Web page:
Artist: Jan Collaert I (Netherlandish, Antwerp ca. 1530–1581 Antwerp)
Artist: After Jan van der Straet, called Stradanus (Netherlandish, Bruges 1523–1605 Florence)
Publisher: Philips Galle (Netherlandish, Haarlem 1537–1612 Antwerp)
Date: ca. 1600
Dimensions: Sheet: 10 5/8 x 7 7/8 in. (27 x 20 cm)
Credit Line: The Elisha Whittelsey Collection, The Elisha Whittelsey Fund, 1949
Accession Number: 49.95.870(10)
In the mid-sixteenth century, the story of Jupiter overcoming the Giants' uprising was often associated with the victories of Holy Roman Emperor Charles V (r. 1519–56) over the Protestant rebellion. Such was the case with the vault painted in about 1533 by Perino del Vaga in a chamber that served as a temporary throne room for the emperor in Andrea Doria's Genoese palace. This engraving records one of the preliminary drawings for the fresco. Perino follows Ovid's account in showing Jupiter fighting the Giants without help from the other Olympians, yet includes the boulders and uprooted trees mentioned by Apollodorus (Library 1.6) as weapons of the Giants.
In this plate, we can trace all the steps involved in the new art of engraving on copper. At the lower right, a man with glasses engraves a copper plate, as young apprentices look on. He holds the plate at an angle in order to catch the light and because the only way to cut curved lines with a burin is by rotating the plate—usually the plate is placed on a cushion to make this easier. Several burins of different sizes lie on the table in front of the engraver and it is possible to discern both the lozenge-shaped tip of the tool and its bulbous handle.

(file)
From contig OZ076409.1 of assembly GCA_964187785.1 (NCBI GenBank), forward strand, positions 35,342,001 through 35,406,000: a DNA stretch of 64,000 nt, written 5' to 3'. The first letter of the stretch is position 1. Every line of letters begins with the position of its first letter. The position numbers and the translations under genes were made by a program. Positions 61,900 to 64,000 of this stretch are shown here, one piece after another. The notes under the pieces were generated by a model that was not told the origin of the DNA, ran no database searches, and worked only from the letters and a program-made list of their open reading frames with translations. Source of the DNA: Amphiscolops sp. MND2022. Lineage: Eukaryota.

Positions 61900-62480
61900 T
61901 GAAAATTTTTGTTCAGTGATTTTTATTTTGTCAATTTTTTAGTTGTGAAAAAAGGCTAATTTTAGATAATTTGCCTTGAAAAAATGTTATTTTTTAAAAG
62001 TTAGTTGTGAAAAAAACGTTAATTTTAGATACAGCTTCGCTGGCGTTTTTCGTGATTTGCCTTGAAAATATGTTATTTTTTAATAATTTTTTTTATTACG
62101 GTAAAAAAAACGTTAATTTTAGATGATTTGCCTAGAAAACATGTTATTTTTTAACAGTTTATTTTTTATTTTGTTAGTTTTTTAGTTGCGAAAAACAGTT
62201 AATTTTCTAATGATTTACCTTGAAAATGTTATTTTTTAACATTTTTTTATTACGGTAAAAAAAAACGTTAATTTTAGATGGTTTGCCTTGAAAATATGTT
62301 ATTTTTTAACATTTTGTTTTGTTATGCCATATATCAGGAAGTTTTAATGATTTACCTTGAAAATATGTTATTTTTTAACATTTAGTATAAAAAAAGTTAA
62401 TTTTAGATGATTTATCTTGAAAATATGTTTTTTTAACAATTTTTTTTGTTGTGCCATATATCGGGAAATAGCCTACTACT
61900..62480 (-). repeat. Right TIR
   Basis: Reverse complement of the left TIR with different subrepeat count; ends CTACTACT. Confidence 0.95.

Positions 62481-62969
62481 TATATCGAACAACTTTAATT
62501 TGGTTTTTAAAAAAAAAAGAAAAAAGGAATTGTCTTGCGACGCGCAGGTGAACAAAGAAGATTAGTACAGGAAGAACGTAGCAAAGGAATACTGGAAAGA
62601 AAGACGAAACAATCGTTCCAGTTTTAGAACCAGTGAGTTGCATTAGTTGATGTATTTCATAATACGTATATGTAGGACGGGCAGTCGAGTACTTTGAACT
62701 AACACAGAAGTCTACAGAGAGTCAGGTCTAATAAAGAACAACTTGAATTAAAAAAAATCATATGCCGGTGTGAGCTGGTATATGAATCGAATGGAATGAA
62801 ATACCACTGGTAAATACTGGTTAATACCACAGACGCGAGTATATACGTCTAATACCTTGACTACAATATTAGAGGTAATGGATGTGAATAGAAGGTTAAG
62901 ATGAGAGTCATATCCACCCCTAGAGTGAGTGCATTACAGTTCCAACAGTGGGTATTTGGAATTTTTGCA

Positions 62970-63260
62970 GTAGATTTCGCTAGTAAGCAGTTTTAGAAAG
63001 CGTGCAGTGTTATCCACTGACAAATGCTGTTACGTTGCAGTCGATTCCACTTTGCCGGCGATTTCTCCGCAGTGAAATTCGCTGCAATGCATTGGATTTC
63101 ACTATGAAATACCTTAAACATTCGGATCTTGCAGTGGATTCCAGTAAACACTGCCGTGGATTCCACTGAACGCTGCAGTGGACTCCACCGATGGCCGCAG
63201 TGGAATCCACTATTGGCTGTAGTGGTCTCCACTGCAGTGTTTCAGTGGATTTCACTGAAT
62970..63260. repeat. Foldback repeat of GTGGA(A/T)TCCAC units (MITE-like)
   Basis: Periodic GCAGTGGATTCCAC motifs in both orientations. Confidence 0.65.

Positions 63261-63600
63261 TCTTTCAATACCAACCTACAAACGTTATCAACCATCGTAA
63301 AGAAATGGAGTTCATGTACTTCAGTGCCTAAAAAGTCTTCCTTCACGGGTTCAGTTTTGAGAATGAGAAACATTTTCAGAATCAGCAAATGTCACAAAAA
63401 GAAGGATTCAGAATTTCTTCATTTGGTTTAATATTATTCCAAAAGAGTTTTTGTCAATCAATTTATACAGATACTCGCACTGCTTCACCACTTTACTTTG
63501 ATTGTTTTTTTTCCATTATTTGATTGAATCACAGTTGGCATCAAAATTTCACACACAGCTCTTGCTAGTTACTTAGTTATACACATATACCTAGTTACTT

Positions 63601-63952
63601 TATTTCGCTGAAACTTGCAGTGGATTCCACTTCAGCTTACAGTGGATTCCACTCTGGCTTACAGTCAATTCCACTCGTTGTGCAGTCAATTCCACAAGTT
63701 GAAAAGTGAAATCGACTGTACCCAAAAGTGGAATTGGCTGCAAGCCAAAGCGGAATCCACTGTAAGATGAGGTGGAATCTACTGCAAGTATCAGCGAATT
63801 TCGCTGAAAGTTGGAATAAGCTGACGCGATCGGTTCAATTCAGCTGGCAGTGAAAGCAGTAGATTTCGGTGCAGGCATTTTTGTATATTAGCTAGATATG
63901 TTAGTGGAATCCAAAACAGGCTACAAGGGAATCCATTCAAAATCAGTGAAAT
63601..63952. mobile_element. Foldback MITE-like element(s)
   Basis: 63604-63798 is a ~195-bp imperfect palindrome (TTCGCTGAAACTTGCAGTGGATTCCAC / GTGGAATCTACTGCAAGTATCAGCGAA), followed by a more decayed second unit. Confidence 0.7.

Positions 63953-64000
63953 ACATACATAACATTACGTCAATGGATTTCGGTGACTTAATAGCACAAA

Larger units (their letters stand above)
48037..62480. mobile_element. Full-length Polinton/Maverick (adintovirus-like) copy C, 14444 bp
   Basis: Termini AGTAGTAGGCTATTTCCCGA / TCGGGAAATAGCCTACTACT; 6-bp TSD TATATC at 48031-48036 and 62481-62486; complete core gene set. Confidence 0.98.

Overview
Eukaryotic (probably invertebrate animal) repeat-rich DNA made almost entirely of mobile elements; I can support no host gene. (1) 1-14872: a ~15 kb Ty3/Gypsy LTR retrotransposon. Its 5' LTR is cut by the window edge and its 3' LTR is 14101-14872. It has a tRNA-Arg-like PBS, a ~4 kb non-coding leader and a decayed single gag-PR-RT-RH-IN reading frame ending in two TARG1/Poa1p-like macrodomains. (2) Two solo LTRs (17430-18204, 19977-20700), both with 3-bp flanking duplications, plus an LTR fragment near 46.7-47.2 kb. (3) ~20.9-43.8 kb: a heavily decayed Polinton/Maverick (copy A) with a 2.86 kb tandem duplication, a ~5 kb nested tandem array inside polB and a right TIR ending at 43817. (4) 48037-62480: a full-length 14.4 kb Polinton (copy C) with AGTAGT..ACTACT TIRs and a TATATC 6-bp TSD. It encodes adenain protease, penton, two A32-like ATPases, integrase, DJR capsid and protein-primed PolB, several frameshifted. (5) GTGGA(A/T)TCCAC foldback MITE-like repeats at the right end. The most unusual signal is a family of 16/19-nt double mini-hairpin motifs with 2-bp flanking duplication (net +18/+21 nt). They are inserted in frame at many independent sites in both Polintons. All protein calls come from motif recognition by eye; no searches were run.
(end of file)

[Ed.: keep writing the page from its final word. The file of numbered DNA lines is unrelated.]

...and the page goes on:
In the center of the print, the engraved plate is prepared for the press. First it is heated, to make the ink flow more easily into the grooves, then the entire surface is covered with ink using a dabber. Finally, the plate is carefully wiped so that the surface is clean and the ink remains only in the grooves.
On the left side of the image, we see the printing process. After placing the copper plate, with a dampened sheet of paper on top of it, between protective felt blankets, the plate is run through the press. In order to force the paper into the grooves so that it will pick up the ink, tremendous pressure is required. The rolling press sandwiches the plate between two powerful rollers—we can see the effort required to operate the press. In the left foreground, a printer examines a proof impression to see if the pressure needs to be adjusted or other changes made before continuing with the edition. A series of identical impressions (an edition) are being hung to dry on ropes stretched around the walls of the shop.